Zone 1 covers central Chicago from South Loop through Lincoln Park. (Actual coordinates: 2000 South to 2000 North, from Western Ave to the Lake).

Zone 2 covers the near North side of Chicago, including Lakeview, Bucktown, Uptown, Lincoln Square, Roscoe Village and NorthCenter. (Actual coordinates: 2000 North to 5200 North, from Western Ave to the Lake.)

Zone 3 covers the Far North and Near South side of Chicago, including Edgewater, Andersonville, Rogers Park, West Ridge, Chinatown, Bridgeport and Douglas. (Actual coordinates: 5200-7600 North plus 2000-4500 South, from Western Ave to the Lake.)

Want more Bacon? Here’s last month’s update.

Chicago Real Estate Statistics: Pet-friendly apartments

Chart of rent rates based on pet policies in Chicago from 2009-2011 in the MLS.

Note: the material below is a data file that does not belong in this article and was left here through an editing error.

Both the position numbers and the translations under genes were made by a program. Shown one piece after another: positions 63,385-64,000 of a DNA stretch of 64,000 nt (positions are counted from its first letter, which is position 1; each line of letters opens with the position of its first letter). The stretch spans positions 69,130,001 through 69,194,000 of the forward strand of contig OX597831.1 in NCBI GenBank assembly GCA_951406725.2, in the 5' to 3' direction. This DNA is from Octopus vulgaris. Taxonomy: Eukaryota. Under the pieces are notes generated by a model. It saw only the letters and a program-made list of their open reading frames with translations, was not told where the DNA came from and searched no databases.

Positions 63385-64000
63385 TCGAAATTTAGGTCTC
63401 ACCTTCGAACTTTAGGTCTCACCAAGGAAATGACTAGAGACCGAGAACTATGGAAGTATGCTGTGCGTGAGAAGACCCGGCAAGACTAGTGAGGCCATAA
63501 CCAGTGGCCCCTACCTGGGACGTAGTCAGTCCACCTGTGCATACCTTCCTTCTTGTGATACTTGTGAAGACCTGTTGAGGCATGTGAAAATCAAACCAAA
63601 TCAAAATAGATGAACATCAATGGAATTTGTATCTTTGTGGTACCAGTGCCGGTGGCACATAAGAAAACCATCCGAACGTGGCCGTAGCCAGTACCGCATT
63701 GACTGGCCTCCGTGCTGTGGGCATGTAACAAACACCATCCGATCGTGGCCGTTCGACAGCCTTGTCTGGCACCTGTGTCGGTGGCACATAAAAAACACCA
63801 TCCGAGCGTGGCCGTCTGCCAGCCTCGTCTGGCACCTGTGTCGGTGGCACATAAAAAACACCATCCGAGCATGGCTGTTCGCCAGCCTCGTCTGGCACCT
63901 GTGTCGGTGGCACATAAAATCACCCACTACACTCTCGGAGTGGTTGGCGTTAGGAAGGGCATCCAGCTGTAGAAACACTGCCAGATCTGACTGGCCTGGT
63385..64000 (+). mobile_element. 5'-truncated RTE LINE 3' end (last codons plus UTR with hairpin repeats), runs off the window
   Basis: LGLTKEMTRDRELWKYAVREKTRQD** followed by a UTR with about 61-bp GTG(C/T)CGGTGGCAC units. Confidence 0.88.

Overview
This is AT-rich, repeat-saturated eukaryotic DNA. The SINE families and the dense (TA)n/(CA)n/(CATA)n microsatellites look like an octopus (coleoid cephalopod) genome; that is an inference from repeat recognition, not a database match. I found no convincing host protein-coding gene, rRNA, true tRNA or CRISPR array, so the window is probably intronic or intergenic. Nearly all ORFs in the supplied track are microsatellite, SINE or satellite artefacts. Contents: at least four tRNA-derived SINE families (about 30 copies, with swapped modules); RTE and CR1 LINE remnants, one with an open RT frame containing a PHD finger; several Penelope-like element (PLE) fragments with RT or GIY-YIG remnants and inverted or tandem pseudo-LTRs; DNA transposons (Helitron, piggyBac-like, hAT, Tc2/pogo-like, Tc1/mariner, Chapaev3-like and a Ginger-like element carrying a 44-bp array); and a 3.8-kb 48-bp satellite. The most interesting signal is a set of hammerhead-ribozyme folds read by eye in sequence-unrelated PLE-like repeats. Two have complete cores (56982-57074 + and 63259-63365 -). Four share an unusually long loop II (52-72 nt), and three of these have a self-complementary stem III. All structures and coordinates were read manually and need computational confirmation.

Is it better to allow pets? The results may surprise you.

Towards the end of last year I did a some research into the things that affect rent rates in Chicago. I used the MLS for my research. Some of this info has already been shared on my Facebook page but I want to share all of it with you along with some in-depth analysis.

Today I’ll be talking about the effect of a landlord’s pet policy on rent rates. The chart to the left shows the rent rates obtained for apartments that allowed both dogs & cats, cats only, and no pets at all in the downtown, near north and far north areas of Chicago from 2009 to 2011. (You can click on the chart to view it full size.)

You’ll notice that the rates for cat-only apartments are much lower. Read on for my thoughts about the reasons for this. (more…)

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Name Brand vs Generic Chicago Neighborhoods

We all know that we can save money in stores by buying the generic or store brand instead of always buying name brand products. In Chicago, you can also save a lot on rent by moving into what I like to call a “generic neighborhood” instead of its nearby trendy and well-known areas, or “name brand neighborhoods.”